Paul and Mary were soul mates. They were best friends, lovers, and enjoyed each other’s company above all else. Even after fifty years of marriage, Paul always greeted his wife with a kiss when he returned home from the office. These days, however, his eyes watered a bit as they lingered on her mismatched outfit and the cracker crumbs clinging to her shirtfront. He watched her float from room to room in the house now vacated by their grown children as if seeking sanctuary from the enemies that were slowly stealing her memory.
Over the next seven years she declined rapidly. She kept lists of the years of her life and the key events that occurred. She kept lists of the names of her grandchildren and children. Eventually she could not remember where she had placed her lists. She railed that no one listened to her or understood the word salad she spoke. She sat for hours in an arm chair, eyes unfocused, her nails scratching the fabric as if trying to claw her way out of a locked room.
As time went on, the daily care tasks became more difficult. Paul helped her bathe, get dressed, eat, and even use the toilet. As she started to wander the streets in her bathrobe, he began to bring her with him to his office. She sat in a chair, sedately watching him with empty eyes while he worked. His children were worried about the strain on his health.
One evening, Paul did not answer the phone when his daughter called. Alarmed, she went to the house and found both of her parents on the floor outside the upstairs bathroom lying with their heads touching. His face was contorted into a grimace, and his skin was pale and cold. Paul had died of a sudden heart attack. The daughter noticed a ring of white capsules surrounding his torso. She understood that Mary had poured a bottle of pills over Paul and then curled herself around his body, protecting him as best as she could. She was still alive.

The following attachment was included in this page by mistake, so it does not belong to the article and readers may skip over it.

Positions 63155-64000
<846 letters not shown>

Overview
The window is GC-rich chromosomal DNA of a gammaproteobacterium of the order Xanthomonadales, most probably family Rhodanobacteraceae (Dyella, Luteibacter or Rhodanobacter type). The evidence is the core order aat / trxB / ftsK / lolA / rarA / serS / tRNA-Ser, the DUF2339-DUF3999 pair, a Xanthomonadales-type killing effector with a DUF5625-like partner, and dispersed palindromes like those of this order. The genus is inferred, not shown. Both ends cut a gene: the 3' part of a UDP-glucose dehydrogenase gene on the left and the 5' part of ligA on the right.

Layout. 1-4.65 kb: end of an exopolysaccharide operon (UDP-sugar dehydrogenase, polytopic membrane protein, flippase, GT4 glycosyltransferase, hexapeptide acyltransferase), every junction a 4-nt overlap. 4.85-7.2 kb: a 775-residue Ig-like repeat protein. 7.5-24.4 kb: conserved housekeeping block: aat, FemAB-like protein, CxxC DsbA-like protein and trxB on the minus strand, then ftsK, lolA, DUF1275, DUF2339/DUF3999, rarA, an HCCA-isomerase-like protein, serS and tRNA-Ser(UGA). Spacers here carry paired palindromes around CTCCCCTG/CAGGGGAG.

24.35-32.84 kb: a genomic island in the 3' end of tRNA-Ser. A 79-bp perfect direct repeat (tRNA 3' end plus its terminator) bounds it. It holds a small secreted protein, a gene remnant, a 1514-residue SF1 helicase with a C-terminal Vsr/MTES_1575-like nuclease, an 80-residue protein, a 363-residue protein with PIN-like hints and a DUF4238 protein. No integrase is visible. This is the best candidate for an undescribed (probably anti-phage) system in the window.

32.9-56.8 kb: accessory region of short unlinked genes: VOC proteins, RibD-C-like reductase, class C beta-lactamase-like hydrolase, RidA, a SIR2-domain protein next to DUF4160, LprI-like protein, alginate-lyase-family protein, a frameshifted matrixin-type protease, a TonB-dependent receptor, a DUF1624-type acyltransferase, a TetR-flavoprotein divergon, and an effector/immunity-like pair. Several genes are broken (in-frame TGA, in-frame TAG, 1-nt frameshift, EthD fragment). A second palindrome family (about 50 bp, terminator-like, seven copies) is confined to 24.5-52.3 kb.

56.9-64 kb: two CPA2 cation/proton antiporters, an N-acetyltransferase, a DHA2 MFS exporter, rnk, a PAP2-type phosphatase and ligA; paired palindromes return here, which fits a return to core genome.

Was Paul wise, or blinded by love and tradition? Was he noble or naive? We are tempted to impose our values onto this situation. Some of us may think Paul was heroic and hope that's how we would behave. Others may think Paul was foolish to take on such a high degree of caretaking responsibility - at the expense of his own health, thereby leaving Mary alone.
What do you think?
Here are a couple of good Alzheimer's sites for resources, medical updates, support for patient and caregiver: